Schwartz vehemently challenges the myth that Rembrandt was a friend of the Jews. He justifiably debunks the scant evidence that gave birth to this romantic idea. He minimizes the impact of Rabbi Menasseh ben Israel on Rembrandt’s art and argues that living in a Jewish neighborhood does not mean that the artist was disposed towards Jews. Rather, as revealed by the author, Rembrandt adhered to an eminently Christian view of Jews, and in such works as the Hundred Guilder print and the grisaille of St. John Preaching, the artist’s interpretations are clearly anti-Judaic. Schwartz also reveals that Rembrandt interpreted the Hebrew Bible through the lens of Christianity. All of this makes perfect sense, although Schwartz tends to over-emphasize the poet Waterloos’s anti-Semitic inscription on the Hundred Guilder print, which may or may not be the opinion of the artist. Schwartz appropriately uses the image of Rembrandt’s Self-Portrait of St. Paul as the ‘emblem of the book,’ explaining that Rembrandt, like St. Paul, was for all men. This resemblance goes even deeper into the core of the artist’s own theology and ecumenical beliefs, however. Rembrandt’s imitation of St. Paul also explains much about the artist’s attitudes towards Jews.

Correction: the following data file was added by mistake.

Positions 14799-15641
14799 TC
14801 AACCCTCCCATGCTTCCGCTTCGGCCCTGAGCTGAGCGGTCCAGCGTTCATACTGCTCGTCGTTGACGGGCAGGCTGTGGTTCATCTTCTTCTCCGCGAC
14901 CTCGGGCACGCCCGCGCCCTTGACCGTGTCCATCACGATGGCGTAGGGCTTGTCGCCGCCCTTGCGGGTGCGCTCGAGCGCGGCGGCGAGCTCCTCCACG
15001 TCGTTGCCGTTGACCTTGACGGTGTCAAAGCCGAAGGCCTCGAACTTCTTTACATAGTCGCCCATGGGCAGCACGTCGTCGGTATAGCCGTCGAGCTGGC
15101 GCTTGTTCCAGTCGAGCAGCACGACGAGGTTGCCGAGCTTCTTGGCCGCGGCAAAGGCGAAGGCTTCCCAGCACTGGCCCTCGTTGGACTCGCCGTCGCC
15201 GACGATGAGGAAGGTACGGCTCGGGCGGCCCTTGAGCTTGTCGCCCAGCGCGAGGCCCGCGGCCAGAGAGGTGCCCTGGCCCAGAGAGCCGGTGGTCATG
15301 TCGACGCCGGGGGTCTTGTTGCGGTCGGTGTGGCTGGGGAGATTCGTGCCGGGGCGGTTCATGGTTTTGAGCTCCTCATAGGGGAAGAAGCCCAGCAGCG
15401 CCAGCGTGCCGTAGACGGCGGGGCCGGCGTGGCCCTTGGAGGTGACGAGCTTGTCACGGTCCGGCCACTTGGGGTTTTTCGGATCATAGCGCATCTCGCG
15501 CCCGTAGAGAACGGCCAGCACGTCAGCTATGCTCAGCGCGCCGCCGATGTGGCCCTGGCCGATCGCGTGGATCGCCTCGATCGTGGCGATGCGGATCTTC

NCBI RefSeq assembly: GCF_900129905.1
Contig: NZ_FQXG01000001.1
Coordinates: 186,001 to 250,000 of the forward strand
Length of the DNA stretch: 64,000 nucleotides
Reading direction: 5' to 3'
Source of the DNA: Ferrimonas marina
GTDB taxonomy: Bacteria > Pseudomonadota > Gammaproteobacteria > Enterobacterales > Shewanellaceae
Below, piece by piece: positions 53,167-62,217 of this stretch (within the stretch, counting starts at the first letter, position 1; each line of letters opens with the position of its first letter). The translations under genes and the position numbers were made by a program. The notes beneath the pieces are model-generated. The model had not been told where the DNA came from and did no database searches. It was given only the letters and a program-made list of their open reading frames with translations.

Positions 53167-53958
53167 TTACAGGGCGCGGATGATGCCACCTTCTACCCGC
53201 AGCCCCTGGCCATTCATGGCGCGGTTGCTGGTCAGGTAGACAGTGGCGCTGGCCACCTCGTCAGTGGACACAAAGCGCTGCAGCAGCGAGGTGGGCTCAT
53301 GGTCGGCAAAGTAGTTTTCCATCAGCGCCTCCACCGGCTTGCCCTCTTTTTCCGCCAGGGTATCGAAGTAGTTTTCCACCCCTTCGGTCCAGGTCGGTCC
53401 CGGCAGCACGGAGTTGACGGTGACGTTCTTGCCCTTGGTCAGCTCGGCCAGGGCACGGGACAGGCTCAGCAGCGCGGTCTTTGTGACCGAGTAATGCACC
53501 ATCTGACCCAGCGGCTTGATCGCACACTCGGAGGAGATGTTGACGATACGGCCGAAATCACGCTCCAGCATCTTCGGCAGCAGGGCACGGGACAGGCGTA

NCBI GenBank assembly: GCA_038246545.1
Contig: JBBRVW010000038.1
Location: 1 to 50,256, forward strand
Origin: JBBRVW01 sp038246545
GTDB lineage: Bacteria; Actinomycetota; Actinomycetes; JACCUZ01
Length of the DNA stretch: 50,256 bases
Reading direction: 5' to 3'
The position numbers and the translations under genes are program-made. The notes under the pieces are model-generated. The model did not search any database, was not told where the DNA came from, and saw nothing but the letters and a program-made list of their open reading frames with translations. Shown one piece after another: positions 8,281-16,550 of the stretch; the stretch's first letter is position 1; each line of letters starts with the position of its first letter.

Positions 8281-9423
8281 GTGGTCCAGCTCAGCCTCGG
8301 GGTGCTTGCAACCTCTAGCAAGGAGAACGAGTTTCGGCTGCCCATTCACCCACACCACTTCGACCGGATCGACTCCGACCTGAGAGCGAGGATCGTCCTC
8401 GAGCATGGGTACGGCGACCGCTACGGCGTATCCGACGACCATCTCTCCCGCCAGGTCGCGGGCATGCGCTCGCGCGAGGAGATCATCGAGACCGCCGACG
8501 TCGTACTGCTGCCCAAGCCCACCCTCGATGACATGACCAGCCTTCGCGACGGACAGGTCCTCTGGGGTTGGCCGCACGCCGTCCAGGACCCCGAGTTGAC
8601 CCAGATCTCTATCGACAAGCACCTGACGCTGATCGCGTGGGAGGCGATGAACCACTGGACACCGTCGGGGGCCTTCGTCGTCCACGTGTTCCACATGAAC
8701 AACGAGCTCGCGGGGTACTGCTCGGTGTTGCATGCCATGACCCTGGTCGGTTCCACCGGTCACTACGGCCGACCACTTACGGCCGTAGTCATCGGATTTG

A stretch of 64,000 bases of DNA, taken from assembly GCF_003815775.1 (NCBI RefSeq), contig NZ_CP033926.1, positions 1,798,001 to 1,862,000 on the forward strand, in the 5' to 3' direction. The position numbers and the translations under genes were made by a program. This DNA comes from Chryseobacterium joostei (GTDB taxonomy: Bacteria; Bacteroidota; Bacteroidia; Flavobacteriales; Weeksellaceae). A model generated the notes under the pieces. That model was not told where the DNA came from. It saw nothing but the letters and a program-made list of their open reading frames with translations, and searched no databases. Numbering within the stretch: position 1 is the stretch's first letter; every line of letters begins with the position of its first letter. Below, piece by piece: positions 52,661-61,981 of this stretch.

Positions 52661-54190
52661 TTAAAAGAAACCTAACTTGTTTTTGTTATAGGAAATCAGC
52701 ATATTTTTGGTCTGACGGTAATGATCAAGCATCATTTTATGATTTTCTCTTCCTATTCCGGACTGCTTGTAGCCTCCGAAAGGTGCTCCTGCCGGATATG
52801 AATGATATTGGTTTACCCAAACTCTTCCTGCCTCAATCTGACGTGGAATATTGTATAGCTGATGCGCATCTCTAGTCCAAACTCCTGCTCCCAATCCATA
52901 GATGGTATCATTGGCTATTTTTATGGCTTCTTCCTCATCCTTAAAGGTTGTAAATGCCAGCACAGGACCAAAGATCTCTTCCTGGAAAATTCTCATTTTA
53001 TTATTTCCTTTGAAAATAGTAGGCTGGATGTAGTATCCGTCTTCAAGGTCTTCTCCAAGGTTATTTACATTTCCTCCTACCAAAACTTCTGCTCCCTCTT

Two other publications reviewed here also address the issue of Rembrandt’s so-called enchantment with the Jews, through exhibitions and catalogues. The ‘Jewish’ Rembrandt, on display in Amsterdam, resolutely attacked the myth of the ‘Jewish Rembrandt’ by revealing weaknesses in the evidence surrounding specific works of art that included Rembrandt’s so-called Portrait of Rabbi Menasseh ben Israel, and others. The exhibition in Paris, Rembrandt et la Nouvelle Jérusalem. Juifs et Chrétiens à Amsterdam au Siècle d’Or, also examined the romanticized myth of Rembrandt and the Jews, but was more extensive in its scope and treatment. Including such objects as contemporary Hebrew publications, portraits of Jews, prints of Jews by artists like Romeyn de Hooghe, and Old Testament subjects in Dutch painting and prints, this show offered a well-balanced and revealing view of the Dutch New Jerusalem. In this way the Jews of Amsterdam are revealed within the full context of seventeenth-century Amsterdam.
University of Michigan